Old Haunts

Today I decided to go back to one of the cafes where I was Cafe Poet in residence a few years ago. The Annex Cafe, which is much different now, with new owners, a more open space and new menu, yet the vibe was familiar. Perhaps it was my memories that haunt me and make it feel familiar?

Sometimes it’s nice to visit new cafes, but then again it’s just as inspiring and good for the muse to write in one of my old haunts.

A productive morning writing, not bad for the start of the weekend. And I’m sure it’s got everything to do for visiting a cafe where I used to write a lot, and to re-connect with my muse who lives here.

This old haunt might just have to become a regular once more.

Lilliana Rose 🌹

www.lillianarose.com

Let it be

I have a Moth Orchid sitting on the corner of my kitchen bench. It flowered ages ago, sometime at the start of the year. I bought it spontaneously as a treat for myself. I kept it because I liked the large green leaves and the white round pot it was in. I’d occasionally empty the dribble of water left in my water bottle at the end of the day after work. I can’t remember when I last watered the plant. It gets no direct sunlight and I doubt any indirect rays either. I was thinking maybe the time had come for me to dispose of the plant for it’s unlikely to flower again – especially since I’d been ignoring it.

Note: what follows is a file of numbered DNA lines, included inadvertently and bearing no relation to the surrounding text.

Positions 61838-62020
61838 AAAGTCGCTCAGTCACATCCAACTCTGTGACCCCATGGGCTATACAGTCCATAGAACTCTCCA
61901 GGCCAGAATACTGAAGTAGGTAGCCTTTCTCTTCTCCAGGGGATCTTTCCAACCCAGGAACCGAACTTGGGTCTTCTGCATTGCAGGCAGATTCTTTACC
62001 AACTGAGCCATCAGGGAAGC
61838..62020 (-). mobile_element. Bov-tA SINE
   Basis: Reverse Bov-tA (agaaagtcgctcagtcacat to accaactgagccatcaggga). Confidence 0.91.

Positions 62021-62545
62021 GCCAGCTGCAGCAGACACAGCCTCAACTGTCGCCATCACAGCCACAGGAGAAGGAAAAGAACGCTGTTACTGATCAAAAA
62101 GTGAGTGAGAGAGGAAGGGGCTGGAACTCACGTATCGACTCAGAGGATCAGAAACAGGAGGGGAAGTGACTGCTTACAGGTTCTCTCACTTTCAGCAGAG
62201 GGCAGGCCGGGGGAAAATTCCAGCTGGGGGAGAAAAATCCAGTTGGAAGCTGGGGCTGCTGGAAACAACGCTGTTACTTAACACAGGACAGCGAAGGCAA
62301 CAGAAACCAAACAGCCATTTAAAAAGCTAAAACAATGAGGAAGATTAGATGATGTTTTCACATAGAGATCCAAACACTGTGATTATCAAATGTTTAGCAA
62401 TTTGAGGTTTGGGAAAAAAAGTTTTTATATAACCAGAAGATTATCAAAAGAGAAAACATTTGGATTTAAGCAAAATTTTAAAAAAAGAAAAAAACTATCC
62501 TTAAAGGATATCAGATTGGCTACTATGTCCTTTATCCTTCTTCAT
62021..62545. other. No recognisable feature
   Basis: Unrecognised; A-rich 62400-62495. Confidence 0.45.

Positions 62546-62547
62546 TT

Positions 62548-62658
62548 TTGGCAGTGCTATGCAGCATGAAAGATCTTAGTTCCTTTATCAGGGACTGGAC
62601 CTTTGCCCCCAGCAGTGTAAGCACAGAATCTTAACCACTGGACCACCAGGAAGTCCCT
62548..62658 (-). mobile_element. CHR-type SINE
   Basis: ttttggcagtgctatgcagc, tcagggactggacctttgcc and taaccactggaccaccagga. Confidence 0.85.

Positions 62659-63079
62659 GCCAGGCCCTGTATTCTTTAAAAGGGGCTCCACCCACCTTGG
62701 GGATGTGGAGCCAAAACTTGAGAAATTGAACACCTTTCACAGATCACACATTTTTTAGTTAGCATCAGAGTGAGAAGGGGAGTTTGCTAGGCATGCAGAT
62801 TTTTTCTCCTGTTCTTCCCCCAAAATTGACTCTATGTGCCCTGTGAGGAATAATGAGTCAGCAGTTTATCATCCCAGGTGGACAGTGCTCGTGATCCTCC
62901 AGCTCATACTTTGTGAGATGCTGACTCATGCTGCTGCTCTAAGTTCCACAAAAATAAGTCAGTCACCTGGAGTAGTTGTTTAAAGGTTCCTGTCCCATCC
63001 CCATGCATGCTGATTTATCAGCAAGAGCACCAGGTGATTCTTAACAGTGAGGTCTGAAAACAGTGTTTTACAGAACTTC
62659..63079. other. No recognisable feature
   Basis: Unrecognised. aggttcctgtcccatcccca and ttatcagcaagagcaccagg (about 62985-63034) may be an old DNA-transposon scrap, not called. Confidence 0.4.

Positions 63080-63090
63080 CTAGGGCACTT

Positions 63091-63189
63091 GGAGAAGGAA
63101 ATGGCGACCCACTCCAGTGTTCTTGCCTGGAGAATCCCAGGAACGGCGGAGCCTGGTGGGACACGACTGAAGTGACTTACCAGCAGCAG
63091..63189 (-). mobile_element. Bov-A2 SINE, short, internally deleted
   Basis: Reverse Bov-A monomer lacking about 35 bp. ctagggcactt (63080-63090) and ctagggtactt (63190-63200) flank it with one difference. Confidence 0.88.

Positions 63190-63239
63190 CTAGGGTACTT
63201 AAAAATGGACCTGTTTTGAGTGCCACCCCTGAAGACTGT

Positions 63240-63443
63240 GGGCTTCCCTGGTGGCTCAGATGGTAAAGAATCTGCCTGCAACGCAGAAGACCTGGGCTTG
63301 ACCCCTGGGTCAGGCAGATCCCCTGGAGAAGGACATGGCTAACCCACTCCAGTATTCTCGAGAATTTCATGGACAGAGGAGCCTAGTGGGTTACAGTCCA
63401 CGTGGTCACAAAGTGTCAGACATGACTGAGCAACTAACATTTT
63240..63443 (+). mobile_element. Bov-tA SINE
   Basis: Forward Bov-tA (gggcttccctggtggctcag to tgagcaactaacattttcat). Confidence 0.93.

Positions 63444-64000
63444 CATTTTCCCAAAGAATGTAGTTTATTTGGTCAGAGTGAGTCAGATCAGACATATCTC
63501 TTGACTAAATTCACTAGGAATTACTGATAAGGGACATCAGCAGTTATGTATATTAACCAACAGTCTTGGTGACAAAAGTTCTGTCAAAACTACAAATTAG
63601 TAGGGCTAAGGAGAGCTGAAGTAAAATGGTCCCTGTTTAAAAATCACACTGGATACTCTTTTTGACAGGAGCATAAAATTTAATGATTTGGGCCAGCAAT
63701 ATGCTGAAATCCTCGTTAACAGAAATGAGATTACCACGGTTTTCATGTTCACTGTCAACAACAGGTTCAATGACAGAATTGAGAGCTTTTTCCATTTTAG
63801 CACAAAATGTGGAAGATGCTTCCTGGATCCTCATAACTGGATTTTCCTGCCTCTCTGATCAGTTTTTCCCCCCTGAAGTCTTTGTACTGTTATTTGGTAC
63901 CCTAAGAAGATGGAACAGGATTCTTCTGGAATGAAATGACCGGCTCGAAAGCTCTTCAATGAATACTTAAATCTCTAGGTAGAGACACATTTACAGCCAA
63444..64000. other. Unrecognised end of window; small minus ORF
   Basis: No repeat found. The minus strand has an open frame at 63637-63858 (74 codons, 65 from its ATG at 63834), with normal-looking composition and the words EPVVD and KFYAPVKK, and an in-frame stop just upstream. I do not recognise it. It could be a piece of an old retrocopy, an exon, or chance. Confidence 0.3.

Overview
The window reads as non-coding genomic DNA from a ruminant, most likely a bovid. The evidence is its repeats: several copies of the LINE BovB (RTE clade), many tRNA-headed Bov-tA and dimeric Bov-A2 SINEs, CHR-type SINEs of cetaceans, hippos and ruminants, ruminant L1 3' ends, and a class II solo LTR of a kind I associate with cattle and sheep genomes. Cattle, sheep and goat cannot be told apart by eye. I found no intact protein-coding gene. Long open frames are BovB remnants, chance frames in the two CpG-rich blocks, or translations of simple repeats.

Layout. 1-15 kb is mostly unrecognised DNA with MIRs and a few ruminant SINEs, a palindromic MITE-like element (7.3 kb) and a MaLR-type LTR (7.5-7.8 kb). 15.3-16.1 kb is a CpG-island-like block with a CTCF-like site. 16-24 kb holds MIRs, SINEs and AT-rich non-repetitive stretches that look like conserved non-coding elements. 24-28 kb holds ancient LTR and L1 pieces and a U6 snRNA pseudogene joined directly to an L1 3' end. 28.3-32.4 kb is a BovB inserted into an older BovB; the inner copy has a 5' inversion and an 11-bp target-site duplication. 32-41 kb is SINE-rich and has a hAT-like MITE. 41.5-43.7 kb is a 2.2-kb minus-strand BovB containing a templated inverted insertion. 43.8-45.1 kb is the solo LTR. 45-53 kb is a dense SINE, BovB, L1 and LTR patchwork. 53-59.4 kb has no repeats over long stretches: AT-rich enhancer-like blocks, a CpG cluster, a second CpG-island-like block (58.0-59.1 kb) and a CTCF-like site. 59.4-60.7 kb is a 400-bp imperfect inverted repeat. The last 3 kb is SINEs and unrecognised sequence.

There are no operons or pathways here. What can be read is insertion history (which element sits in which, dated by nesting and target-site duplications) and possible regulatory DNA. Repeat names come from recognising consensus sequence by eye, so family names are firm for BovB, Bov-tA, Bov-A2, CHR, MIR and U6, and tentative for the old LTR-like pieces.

I went to pick it up. Then noticed two new stems full of little buds. Instead of throwing it out, I gave it some water, and left it to stand on my kitchen bench. I can watch the buds bloom and be reminded of how I was too quick to ride-off the plant when nature was doing it’s thing and the orchid was blooming where it was planted, and making the best of the situation it was in. A situation not as bleak or as final as I had thought.

buds-on-a-stem.jpg
moth orchid buds

It just goes to show the importance of not giving up, and how by taking a step back, providing some space, the flow of life, and of nature, are able to do their thing more productively. I can’t help think there are numerous aspects in my life where I could benefit by taking a step back. For example with my writing. By taking a back step, I allow my mind the space it needs in particular my sub-conscious to come up with new story lines, characters and ideas. Like the plant, my art work needs space to breathe, to grow, to bloom. When painting a still life, I often step back to look at the still life and what I’m painting from a greater distance to see if I need to adjust my perspective and approach.

the wrong vase painted
the wrong vase painted

It’s hard to do, risky even because there’s a chance I might no come up with new ideas to write, or I realise I’ve painted the vase completely wrong (which I have done, and is the photo here). But it’s not the end of the world. No new ideas? Well I can write a different story, or have a break, the ideas will come in time. And so what if the vase is wrong, it looks fine in the painting. The Moth Orchid could’ve died. It didn’t. It thrived.

Sometimes nature and life flow need to be given space in order to have influence. I’m learning that sometimes it’s best to let things be so they can develop in their own time.

What times have you left things alone, and repeat the unexpected benefits? Please share them below in the comments.